Mental Health week

The Law Society and charity LawCare yesterday 9th May marked the start of Mental Health Awareness Week by calling on the profession to review its working culture.

The plea comes amid mounting evidence of high levels of stress and burnout. Nearly 70% of respondents to LawCare’s 2021 Life in the Law survey said they had experienced mental-ill health in the previous year, with young lawyers particularly vulnerable.

Law Society president I. Stephanie Boyce said: ‘The legal profession should use Mental Health Awareness Week to take stock of its culture. The onus is often on the individual to “fix” their mental ill-health. In truth, we have a collective responsibility to make a positive work environment for everyone. We need to start talking about how some working practices contribute to an increased risk of poor mental health and how we can work together to change things. Tackling excessive working hours and workloads, as well as ensuring better supervision and support, especially for younger lawyers, are essential.’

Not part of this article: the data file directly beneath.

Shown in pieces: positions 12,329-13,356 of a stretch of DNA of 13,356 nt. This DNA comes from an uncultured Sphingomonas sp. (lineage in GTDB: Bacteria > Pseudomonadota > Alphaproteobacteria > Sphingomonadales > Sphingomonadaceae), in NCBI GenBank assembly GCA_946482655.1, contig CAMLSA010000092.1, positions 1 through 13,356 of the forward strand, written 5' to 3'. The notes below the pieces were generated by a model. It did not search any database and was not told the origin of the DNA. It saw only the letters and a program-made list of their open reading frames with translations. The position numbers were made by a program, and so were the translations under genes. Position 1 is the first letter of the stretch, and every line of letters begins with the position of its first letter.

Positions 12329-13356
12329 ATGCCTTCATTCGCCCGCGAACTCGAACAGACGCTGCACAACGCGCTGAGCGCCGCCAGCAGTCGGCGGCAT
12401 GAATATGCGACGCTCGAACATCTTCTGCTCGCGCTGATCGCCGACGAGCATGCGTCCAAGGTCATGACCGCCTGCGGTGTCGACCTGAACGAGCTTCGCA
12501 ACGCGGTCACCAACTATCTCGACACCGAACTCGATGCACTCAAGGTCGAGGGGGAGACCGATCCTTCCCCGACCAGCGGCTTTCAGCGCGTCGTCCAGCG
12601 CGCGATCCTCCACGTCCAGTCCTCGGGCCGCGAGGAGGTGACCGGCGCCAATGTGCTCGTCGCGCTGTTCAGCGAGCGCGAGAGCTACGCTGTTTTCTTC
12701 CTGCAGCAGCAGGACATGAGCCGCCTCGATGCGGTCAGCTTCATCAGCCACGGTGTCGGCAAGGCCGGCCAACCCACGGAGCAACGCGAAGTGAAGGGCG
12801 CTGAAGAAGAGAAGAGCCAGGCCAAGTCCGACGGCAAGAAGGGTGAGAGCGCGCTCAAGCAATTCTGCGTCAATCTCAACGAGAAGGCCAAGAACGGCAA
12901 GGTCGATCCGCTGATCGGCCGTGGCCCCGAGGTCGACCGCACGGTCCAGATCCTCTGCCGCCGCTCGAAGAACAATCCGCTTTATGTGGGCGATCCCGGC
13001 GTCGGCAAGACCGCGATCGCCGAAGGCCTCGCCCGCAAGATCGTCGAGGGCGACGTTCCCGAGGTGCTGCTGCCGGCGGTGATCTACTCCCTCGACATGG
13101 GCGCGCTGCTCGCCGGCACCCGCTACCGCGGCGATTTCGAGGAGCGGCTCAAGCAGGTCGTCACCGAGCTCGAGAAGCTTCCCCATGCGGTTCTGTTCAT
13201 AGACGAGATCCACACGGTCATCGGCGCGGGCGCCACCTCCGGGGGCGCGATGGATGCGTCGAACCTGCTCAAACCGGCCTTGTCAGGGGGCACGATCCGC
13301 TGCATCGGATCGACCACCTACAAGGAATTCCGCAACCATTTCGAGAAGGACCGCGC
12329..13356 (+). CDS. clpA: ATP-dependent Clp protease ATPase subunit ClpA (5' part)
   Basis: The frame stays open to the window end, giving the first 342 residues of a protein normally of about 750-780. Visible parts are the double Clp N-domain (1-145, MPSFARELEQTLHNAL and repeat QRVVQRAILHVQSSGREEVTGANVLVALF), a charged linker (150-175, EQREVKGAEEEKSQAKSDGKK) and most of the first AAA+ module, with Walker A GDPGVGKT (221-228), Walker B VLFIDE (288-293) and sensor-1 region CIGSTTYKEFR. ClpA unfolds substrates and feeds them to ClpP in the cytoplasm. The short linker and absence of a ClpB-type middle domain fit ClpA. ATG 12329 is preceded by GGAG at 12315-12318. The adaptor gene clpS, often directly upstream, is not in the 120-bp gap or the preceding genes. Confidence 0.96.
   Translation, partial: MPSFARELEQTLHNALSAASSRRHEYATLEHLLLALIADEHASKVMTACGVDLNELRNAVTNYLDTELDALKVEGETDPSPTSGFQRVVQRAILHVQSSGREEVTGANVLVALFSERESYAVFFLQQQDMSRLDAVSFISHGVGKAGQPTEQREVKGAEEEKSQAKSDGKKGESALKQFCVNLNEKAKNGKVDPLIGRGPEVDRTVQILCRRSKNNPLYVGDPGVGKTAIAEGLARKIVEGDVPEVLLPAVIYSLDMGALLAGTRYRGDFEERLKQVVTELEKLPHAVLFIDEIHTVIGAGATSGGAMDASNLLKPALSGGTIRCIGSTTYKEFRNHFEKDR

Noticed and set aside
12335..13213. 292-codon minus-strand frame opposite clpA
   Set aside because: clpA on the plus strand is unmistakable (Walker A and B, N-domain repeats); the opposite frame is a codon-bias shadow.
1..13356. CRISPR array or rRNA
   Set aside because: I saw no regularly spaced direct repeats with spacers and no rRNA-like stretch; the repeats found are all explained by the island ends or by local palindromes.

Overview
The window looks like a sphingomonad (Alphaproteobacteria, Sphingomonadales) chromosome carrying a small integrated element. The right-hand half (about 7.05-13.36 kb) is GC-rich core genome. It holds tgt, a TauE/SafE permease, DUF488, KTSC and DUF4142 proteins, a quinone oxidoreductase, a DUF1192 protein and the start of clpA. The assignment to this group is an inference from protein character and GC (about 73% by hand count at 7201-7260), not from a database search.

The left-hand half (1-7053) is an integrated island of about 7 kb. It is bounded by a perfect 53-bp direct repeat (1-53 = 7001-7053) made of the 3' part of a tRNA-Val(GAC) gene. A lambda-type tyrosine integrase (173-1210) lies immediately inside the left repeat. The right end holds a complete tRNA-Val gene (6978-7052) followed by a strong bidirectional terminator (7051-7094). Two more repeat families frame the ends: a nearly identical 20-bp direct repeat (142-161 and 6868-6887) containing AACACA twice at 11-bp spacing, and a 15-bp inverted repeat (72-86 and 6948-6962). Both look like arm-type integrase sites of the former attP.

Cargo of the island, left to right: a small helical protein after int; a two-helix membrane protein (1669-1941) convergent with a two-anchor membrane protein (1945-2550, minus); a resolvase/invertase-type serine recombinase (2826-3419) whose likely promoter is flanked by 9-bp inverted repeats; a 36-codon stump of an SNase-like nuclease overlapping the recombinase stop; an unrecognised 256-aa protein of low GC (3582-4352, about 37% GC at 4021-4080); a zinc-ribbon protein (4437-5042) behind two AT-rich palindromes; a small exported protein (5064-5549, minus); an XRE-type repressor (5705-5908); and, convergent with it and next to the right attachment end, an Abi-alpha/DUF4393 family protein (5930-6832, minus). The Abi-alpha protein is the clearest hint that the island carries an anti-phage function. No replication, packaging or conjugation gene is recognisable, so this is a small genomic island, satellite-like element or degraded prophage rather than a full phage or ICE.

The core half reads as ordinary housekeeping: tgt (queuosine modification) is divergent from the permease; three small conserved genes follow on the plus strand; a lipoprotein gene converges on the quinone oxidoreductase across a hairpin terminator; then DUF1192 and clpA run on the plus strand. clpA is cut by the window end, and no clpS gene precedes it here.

Elizabeth Rimmer, chief executive of LawCare, said: ‘If we could encourage firms and workplaces to do one thing this Mental Health Awareness Week, it would be to work towards providing management training to all supervisors and managers, and free up some of their time so they can regularly catch up with their team members to check in on how they are doing.’

Suzanna Eames, chair of the Law Society’s Junior Lawyers Division, said: ‘Report after report has demonstrated that the overall culture in law is damaging to many junior lawyers, leading to mental health problems such as burnout, depression, anxiety and (in the worst cases) self-harm and suicidal thoughts. Employers that have left junior lawyers without support or supervision [during the pandemic] have seen staff burnout and choose to leave the firm or legal profession in order to protect their health.’